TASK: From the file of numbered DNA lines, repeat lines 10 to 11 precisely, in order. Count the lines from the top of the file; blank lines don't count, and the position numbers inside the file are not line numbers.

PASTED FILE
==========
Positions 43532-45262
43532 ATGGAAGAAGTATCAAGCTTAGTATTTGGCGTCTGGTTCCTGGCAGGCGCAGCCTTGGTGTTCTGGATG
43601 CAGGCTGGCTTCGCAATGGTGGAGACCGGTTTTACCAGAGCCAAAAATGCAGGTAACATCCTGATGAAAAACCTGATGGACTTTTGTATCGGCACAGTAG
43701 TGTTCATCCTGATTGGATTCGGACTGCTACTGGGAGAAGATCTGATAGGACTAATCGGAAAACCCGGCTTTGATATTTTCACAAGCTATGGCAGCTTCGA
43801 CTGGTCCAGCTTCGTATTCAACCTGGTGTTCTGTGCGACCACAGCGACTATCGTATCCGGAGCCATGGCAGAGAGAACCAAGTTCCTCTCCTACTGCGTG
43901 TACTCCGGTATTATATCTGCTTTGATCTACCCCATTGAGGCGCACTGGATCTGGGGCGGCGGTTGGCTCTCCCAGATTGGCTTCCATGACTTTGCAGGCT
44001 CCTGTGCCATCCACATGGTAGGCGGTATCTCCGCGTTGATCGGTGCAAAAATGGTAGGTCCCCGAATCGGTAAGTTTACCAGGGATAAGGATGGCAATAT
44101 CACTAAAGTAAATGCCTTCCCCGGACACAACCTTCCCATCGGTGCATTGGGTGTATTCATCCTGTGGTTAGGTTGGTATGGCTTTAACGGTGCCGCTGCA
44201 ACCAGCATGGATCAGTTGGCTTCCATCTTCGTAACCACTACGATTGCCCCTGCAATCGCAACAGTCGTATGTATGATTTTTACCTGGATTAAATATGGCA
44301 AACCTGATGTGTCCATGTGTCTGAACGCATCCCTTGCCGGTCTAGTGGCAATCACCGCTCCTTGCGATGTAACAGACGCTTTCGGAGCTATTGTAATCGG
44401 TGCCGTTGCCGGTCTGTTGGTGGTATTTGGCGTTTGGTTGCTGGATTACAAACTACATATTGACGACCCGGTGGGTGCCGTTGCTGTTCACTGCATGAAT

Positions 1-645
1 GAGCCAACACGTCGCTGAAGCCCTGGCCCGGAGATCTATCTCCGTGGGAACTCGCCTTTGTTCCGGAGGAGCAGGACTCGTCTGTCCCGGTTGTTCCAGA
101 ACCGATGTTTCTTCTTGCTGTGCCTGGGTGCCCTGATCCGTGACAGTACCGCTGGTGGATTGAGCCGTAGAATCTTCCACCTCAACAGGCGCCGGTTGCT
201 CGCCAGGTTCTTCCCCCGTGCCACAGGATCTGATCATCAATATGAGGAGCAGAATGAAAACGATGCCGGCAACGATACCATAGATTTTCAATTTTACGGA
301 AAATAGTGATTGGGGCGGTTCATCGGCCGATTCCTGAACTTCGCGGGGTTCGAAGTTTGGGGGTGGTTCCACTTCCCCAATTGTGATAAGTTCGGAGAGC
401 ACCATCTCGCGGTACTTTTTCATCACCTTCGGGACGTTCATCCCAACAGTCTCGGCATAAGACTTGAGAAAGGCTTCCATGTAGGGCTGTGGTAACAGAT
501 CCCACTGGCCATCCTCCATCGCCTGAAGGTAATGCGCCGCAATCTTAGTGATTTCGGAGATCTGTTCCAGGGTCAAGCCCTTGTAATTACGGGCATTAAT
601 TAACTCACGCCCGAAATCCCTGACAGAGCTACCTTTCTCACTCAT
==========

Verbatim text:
44301 AACCTGATGTGTCCATGTGTCTGAACGCATCCCTTGCCGGTCTAGTGGCAATCACCGCTCCTTGCGATGTAACAGACGCTTTCGGAGCTATTGTAATCGG
44401 TGCCGTTGCCGGTCTGTTGGTGGTATTTGGCGTTTGGTTGCTGGATTACAAACTACATATTGACGACCCGGTGGGTGCCGTTGCTGTTCACTGCATGAAT